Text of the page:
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How to Prevent Cyber Attacks During the COVID-19 Pandemic

Unless you were on a long desert meditation trip like Jared Leto, it is impossible not to have heard about the Coronavirus or COVID-19 pandemic sweeping through the globe. At the time of writing this article, there have been over 16 million confirmed cases of COVID-19 in over 200 countries worldwide. At this point the pandemic is truly a global event of epic proportions, hopefully the last event of its kind we will see in our lifetimes.

We’ve all heard about the ways we can protect ourselves and our loved ones against this outbreak: wear a mask, wash your hands, don’t touch your face, practice social distancing, etc. The risks of this virus outbreak are real and all of us have to play a role in slowing, and eventually stopping, its propagation.

However, we also have to realize that, in the tech world – which by extension is the real world these days since everything and everyone is connected – you have to be as cautious as you have to be in real life.

What this means is that, since the start of the global outbreak, we have seen a spike in cyber attacks in this period of uncertainty and therefore we must be extra vigilant. At the same time, since almost everyone is working from home these days, the organizations they work for are facing new challenges as multiple new attack vectors are being introduced into their networks. Since the start of the pandemic in late 2019, we have seen different attacks, ranging from attackers targeting the World Health Organization (WHO) to steal information to mass phishing email and spam campaigns targeting remote workers. We have even seen cases where cybercriminals are launching websites with domain names related to Coronavirus and COVID-19, exploiting people’s curiosity or worry to eventually launch ransomware attacks.

When it comes to cyber security, just like public health, prevention can be better than the cure. We are providing you with some common guidelines and security best practices that, when followed, can give you a better chance of fighting the people who are trying to capitalize on the chaos of this pandemic.

Things You Should do to Protect Your Networks and Data from Cyber Attacks

Train your employees on security and work from home best practices and make sure they are aware of the risk they can inadvertently pose to the security of the organization.

If possible, then ensure that your employees are only using their corporate devices to access company data. Also make sure that the devices they use have the latest security patches installed and updates enabled.

Tweak your company’s email protection settings to ensure that no phishing or spam emails can make it through to your employees.

Train your employees in the art of spotting phishing emails and to not click on suspicious links and alert them to phishing emails that have made it through.

Make sure remote users access SaaS applications through the corporate network instead of accessing the applications directly via the internet from home. This would ensure that your security solutions like CASBs have visibility into all traffic accessing your services in the cloud.

Most SaaS providers facilitate such access to their services; however, you might have to enable a few settings to make it work.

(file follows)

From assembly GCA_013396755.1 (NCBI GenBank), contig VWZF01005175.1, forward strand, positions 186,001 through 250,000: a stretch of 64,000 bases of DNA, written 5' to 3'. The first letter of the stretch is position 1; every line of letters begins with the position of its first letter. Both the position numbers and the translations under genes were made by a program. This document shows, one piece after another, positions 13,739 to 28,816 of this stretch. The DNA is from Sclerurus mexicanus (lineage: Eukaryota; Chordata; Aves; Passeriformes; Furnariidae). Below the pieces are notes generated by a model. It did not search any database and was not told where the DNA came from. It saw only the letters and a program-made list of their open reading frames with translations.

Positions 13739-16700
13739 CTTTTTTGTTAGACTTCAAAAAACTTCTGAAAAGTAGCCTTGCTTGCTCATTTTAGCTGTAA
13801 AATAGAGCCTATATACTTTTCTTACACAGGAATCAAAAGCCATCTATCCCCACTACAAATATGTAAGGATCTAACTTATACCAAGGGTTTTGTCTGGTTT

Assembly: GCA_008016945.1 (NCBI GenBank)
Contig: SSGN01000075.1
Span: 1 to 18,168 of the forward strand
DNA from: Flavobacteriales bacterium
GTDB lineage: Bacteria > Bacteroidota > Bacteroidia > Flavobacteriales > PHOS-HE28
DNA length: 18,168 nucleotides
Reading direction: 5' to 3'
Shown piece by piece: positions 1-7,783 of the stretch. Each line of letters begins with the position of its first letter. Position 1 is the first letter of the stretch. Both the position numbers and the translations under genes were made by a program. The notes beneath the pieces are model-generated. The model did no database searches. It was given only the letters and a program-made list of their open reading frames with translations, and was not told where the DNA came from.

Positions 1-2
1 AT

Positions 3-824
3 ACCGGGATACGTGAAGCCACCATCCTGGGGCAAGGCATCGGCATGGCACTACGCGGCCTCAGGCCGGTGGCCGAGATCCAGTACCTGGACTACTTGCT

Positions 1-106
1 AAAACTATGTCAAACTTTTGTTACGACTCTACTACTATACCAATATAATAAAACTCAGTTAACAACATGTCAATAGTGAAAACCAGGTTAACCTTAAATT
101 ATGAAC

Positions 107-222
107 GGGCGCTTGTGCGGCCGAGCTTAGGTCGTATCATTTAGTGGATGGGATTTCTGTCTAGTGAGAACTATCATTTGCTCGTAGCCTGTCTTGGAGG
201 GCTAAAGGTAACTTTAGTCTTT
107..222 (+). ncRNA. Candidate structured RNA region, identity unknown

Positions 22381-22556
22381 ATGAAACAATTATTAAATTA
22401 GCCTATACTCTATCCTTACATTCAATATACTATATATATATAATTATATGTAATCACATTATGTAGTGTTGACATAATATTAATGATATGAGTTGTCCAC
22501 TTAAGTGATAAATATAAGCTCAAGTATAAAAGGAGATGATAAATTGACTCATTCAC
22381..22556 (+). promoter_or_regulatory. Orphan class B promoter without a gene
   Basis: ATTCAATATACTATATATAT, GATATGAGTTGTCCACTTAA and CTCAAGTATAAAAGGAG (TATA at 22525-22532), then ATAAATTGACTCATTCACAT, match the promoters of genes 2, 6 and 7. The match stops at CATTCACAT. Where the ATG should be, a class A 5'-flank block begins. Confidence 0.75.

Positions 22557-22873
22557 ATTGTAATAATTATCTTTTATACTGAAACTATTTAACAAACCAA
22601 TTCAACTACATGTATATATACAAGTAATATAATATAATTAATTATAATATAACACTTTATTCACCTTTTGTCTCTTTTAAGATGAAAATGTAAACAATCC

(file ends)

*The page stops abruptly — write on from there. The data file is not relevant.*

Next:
Make sure you are keeping a close eye on all your network traffic, especially SaaS traffic. Data breaches are a real threat during this crisis, and you must ensure that no unauthorized data transfers take place in the guise of “normal remote work.”

Ensure tenant access control if possible, to avoid data breaches or illegitimate data access.

Purchase or enable DLP capabilities provided by your SaaS providers to ensure additional data protection.

Ensure that all your employees accessing your corporate network are using VPNs to do so.

If you already have a dedicated TLS/SSL inspection solution that you never got around to installing, now would be the right time to deploy it, so you don’t miss any encrypted attacks or data breaches. Remember, most of the internet traffic is encrypted and without proper decryption in place, you won’t be able to stop encrypted attacks.

If you don’t have a dedicated TLS/SSL inspection solution but have NGFWs that can decrypt TLS/SSL traffic, then enable the feature as a temporary fix while you evaluate your dedicated decryption strategy. It will probably slow your network down and create bottlenecks, but that would still be better than being subjected to encrypted attacks.

If you have a DDoS protection solution, monitor it closely and reevaluate your configurations and strategies.

If you have a centralized management and analytics solution, make sure you are monitoring it closely.

Make sure your analytics solutions can track shadow IT. If you followed the previous steps, then that should help facilitate the tracking of unauthorized application use.

Practice Zero Trust

Finally, as the Zero Trust model recommends, practice the principle of “trust nobody” and make sure that no user has access to data that they don’t depend on for their day-to-day functions. Restrict access as much as possible, ensure that you have visibility into all your users, traffic, data and workloads, and that you have uniform security policies applied across all locations to make sure no security loopholes exist.

Just like the simple task of wearing a mask can help protect yourself and others against the COVID-19, taking simple, common-sense security measures can help protect us all against the cyber criminals exploiting the chaos.

Digital Edition

  • Security Today Magazine - October 2020

    October 2020

    Featuring:

    • No Touch, Low Touch
    • Going the Distance
    • Accelerating Security
    • Bringing Rapid Identification
    • Shifting Strategies

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